Epix has greenlit a six-episode adaptation of Slate’s hit podcast “Slow Burn”, a series that explored the Watergate scandal and how it eventually led to the resignation of President Richard Nixon.
Podcast host Leon Neyfakh will be an executive producer and narrator for the series.
The series is expected to launch in late 2019 on Epix. Slate launched the eight-episode podcast series in 2017 which drew parallels between the slowly-building scandal that ended the Nixon Administration, and that of the ongoing investigations into the Trump administration.
“Slow Burn” has earned widespread acclaim, and recently took home the Podcast of the Year award at iHeartRadio’s inaugural Podcast Awards last month.
Marshall Curry’s Oscar-nominated short film, “A Night at the Garden,” brings viewers inside a 1939 Nazi rally held in New York City, and now distributor Field of Vision is set to disrupt Fox News with footage of the rally.
Field of Vision will debut a television spot for “A Night at the Garden” during the Monday, February 11 episode of “Hannity.”
“I hope that by showing the ‘Hannity’ audience how manipulative leaders in the past have attacked the press, scapegoated minorities, made light of violence against protesters, and wrapped hateful ideologies in the symbols of American patriotism, they might become more vigilant when they see leaders do those things today,” Curry told IndieWire about the decision to air promotional footage for the documentary short on Fox News.
Watch the television spot that’s airing on Fox News above.
It was the documentary that had all the buyers in a feeding frenzy — and won the Audience Award in the U.S. Documentary category — at this year’s Sundance Film Festival, and it’s going to be on Netflix.
Yesterday the streaming giant officially announced that it had acquired worldwide rights to “Knock Down the House,” which looks at four female progressive candidates through their campaigns during the 2018 midterm elections, and includes the successful run of Congresswoman Alexandria Ocasio-Cortez.
According to Deadline, the film had everyone from Neon and Focus Features, to Hulu and Amazon, interested in nabbing it.
But Netflix won out and had to pay a pretty penny. Deadline reports the film was acquired for $10 million, which would be a record purchase for a documentary at a film festival.
In its first five minutes, “What Is Democracy?,” a new documentary by writer, organizer, and filmmaker Astra Taylor, provides more possible answers to her titular question than most English-language media does in a year.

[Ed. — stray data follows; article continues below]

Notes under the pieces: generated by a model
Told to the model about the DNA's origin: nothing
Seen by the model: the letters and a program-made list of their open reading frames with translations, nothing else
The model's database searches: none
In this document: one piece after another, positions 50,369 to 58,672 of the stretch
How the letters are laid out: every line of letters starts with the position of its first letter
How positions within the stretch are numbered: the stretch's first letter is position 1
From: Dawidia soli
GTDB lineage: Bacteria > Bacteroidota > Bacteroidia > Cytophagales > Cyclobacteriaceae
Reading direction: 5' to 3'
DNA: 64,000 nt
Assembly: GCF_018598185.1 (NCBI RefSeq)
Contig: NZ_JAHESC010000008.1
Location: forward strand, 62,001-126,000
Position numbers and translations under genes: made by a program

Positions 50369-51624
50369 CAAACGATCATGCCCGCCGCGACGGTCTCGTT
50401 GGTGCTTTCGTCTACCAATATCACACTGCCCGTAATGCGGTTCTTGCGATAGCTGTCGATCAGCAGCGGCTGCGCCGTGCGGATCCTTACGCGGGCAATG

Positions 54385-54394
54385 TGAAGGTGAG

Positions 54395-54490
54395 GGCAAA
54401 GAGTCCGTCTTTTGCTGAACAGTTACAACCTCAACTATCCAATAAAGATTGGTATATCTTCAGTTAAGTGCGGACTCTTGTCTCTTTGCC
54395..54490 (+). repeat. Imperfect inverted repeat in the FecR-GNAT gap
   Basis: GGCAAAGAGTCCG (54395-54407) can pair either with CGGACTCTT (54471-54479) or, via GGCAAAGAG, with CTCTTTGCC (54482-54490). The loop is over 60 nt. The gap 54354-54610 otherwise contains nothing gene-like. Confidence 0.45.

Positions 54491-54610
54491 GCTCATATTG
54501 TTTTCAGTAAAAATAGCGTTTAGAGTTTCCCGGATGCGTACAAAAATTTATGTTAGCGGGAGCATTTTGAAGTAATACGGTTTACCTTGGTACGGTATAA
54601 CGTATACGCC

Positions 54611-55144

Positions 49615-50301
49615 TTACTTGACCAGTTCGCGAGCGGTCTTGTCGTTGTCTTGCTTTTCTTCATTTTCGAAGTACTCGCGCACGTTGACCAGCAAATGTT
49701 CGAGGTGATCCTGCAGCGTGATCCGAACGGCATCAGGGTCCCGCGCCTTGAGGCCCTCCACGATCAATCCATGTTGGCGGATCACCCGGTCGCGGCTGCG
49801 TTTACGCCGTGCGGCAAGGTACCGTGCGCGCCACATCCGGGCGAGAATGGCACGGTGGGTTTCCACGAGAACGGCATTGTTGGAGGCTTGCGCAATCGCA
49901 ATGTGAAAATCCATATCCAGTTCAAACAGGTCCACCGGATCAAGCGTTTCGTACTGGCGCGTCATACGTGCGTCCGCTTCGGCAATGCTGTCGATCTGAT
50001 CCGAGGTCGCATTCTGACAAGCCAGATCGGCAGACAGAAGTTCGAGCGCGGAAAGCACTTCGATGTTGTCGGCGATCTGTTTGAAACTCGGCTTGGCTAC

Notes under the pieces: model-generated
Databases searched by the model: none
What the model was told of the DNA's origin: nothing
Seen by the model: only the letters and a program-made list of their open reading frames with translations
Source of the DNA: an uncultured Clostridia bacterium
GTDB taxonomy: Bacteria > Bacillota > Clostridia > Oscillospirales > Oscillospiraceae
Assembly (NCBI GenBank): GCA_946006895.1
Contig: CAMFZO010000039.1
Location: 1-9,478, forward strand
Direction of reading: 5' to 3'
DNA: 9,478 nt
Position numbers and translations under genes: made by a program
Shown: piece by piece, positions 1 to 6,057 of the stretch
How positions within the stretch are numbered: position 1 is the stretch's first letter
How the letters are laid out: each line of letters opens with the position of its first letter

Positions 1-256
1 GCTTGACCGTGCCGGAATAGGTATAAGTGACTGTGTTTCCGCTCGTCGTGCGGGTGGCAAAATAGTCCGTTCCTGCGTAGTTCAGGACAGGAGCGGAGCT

Then, with the help of some modern readers of ancient texts, Taylor reminds us of Plato’s warning: that the rich would want to keep getting richer, forcing the poor into debt, splitting society into two, and leading the poor to buy into a demagogue’s promises, thereby dooming democracy to turn into tyranny.
All that said—by this time, we are seven minutes into the film—Taylor begins to make it clear that she will provide no definitive single answer to the question. This is a documentary essay in the guise of an investigation.
The movie is radically democratic: Taylor poses the question to philosophers, activists, a poet, politicians, trauma surgeons, a barber, and refugees.
With the exception of a couple of politicians, talking heads are identified only by name, underscoring the point that democracy, whether as practice or as a concept, belongs to everyone.
As the border between the United States and Mexico began to figure more and more prominently in the news cycle, filmmaker David Freid noticed a consistent blind spot. No one, it seemed, was talking to the people who actually lived there.
Fried decided to pay a visit to Big Bend National Park, which composes 13% of the U.S.-Mexico border. There, he encountered Mike Davidson, the captain of the Rio Grande river’s only international ferry.
“But we discovered that the international ferry was a rowboat,” Freid told The Atlantic.
Though no hulking vessel, the modest boat transports 11,000 visitors annually—a feat for which Davidson has been responsible for more than 40 years.
Freid’s short documentary “Ferryman at the Wall” is the story of two countries that, for the most part, peacefully coexist where it matters most: at the dividing line.
“There isn’t just a straight line where one country ends and the other begins,” Freid said. “People’s family and friends extend in both directions. The land on either side of the Rio Grande is identical, and the people are close to identical as well. The two countries bleed into each other.”
“Ferryman at the Wall” is part of The Atlantic Selects, an online showcase of short documentaries from independent creators, curated by The Atlantic.
Movies and Capitol Hill tend to mix mostly in throwback work, like “Mr. Smith Goes to Washington,” or in token scenes in popcorn fests, such as “Mission: Impossible,” in which lawmakers try to rein in renegade heroes. Otherwise? Policy and protagonists tend to stay pretty far apart.
But a prison reform bill in the Senate improbably owes at least some of its momentum to a movie — not a widely seen Hollywood release but a little-known documentary that has quietly been marshaled by the bill’s backers to sway skeptical lawmakers.
As the much-covered First Step Act stands on the brink of passage, “The Sentence,” an emotional look at a family caught up in the federal prison system, appears to have helped get it there.
The First Step Act aims to, among other goals, reduce mandatory minimum sentences for nonviolent offenders in federal prisons and to allow some people to be incarcerated closer to their homes, which would reduce the burden on their families.
While many reform activists say the bill calls for a modest action that will affect only a small number of inmates, they also note its importance in making the punishment for nonviolent offenders more proportional.